So, I recommend taking a look at both and deciding which one seems more popular with PC gamers. You can also post on both if you want to.



  • Free to post listing
  • No overhead fees
  • Can request to get paid in cash
  • You can see how others have rated that seller


  • Can be difficult to find a buyer in some locations
  • Annoying low-ball offers
  • Having to meet up with a stranger in person
  • Not as popular as other options


OfferUp is pretty similar to Facebook Marketplace and Craigslist except OfferUp is more focused on mobile users.

Craigslist is more popular than OfferUp and will probably get you better results, but OfferUp is still a great option for selling locally and getting cash for your old gaming PC.

Again, you’ll want to meet in public if you go with a local sale, especially for something as expensive as a gaming PC. You can also post on OfferUp, Facebook, and Craigslist if you want to.

Friends, Friends Of Friends, And Family

Friends Photo


  • You can trust the buyer
  • Don’t have to create a listing
  • No overhead fees
  • Can get paid in cash
  • Easy communication


  • Will probably want a discount
  • Very small group to sell to


Friends and family are other great options when selling your gaming PC. If you have any friends or family that need a new computer or only game on consoles, make them an offer.

At the very least, you can put the word out there that you’re looking to sell. Either tell your friends and family yourself or make some kind of post on social media.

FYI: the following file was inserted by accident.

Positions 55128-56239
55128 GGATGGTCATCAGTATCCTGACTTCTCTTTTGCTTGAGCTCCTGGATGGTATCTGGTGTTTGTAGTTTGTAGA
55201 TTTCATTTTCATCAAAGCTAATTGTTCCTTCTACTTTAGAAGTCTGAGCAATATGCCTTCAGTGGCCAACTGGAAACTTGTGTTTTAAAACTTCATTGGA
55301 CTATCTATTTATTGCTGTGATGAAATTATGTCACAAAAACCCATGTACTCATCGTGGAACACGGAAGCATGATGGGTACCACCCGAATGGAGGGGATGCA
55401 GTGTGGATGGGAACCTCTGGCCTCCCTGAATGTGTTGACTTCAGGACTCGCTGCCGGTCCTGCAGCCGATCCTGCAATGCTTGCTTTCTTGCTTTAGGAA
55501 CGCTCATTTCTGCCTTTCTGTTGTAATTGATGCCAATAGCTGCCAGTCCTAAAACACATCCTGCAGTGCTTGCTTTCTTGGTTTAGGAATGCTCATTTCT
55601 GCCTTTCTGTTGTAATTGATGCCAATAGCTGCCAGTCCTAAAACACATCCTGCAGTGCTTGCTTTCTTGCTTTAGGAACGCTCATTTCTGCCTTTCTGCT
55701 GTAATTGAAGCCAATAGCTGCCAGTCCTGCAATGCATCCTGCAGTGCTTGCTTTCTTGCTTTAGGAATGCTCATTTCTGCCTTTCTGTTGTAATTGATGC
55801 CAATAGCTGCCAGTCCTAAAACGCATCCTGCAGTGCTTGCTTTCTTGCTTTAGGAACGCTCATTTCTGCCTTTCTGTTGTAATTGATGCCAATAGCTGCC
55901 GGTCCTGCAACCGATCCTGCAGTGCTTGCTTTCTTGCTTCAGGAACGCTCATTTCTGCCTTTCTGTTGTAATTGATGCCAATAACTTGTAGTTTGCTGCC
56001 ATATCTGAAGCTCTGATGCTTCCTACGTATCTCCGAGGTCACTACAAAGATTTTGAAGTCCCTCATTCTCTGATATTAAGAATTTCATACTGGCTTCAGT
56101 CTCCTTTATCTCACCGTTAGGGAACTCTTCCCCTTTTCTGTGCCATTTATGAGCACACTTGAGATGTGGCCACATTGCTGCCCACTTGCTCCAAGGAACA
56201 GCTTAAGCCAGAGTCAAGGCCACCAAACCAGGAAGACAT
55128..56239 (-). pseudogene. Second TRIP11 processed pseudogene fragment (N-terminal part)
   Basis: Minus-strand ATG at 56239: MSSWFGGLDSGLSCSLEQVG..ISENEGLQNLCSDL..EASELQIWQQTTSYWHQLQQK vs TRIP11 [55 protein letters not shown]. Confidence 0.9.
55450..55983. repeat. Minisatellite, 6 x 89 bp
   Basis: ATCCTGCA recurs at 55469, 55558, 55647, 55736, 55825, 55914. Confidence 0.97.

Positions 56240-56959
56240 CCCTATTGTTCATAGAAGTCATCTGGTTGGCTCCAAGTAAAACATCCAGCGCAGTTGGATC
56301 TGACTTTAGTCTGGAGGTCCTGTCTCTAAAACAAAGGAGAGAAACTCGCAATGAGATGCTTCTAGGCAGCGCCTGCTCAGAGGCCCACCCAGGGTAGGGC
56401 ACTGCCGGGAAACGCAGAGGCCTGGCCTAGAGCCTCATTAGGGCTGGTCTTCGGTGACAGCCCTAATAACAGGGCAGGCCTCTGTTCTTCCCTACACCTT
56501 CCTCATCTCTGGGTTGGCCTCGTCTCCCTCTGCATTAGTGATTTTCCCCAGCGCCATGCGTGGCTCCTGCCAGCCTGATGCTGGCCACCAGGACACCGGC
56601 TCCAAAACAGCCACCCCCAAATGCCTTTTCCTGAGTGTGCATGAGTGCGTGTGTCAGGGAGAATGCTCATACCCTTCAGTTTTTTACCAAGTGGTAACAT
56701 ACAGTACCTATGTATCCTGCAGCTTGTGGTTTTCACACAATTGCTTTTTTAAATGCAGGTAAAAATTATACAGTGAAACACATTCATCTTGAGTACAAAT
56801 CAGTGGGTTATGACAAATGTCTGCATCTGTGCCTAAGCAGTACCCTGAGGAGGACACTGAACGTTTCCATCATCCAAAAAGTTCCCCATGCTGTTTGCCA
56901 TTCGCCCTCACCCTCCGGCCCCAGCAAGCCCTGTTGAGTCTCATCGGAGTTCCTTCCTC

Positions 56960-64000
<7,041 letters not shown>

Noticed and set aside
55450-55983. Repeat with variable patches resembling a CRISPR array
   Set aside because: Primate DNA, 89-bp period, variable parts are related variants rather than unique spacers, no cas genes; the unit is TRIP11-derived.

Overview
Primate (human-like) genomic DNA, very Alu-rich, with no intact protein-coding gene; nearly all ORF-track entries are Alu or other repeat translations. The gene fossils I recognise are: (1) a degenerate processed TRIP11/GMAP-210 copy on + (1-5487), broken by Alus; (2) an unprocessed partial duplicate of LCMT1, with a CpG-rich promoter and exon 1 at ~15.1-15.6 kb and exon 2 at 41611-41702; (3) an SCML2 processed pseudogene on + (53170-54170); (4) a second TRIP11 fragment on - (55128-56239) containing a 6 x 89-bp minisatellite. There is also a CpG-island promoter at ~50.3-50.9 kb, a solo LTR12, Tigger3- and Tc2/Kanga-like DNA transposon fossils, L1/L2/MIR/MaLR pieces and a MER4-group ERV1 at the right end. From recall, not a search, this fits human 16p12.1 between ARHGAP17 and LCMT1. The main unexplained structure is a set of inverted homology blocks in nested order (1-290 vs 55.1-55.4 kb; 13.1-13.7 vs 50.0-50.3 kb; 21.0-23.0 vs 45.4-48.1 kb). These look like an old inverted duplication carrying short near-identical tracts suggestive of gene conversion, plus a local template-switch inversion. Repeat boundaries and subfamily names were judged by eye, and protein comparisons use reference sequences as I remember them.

The upside to doing this is that you can trust the person you’re selling to. The downside is that it can be hard to get the full value of your PC when selling to these people because they may expect some kind of a discount.

Local Computer Shops


  • Easy to sell to
  • Reliable buyer
  • No overhead fees


  • Will probably offer you much less than what you ask for
  • Could be difficult to find a store in your area
  • May only want to buy certain parts of the PC


A local computer shop is more likely to know the real value of your computer, but they also need to make money so they’ll probably only offer you a percentage of its worth.

However, it’ll probably be much easier for you to sell to them, especially if they think they can make money off of your PC.

If you are in a pinch and just looking for a quick way to sell your PC then this is your best option. Most PC shops who purchase PCs should be able to have you paid that same day, sometimes even in cash.

I wouldn’t recommend a PC shop if you are looking for top-dollar though, but they are good if you are looking to sell quickly.

Gaming Cafes


  • Likely to offer a fair price
  • PC will go to a good place
  • No overhead fees
  • Might be willing to pay in cash


  • Will only want to buy a top-of-the-line gaming PC
  • Could be hard to find a gaming café in your area
  • May only buy certain PC brands


Gaming cafes, surprisingly, are also a good place to look at when deciding where to sell your PC. It doesn’t hurt to at least inquire right?

With that being said, most gaming cafes will probably only consider purchasing your PC if it is top-of-the-line since they will want to use it for their café.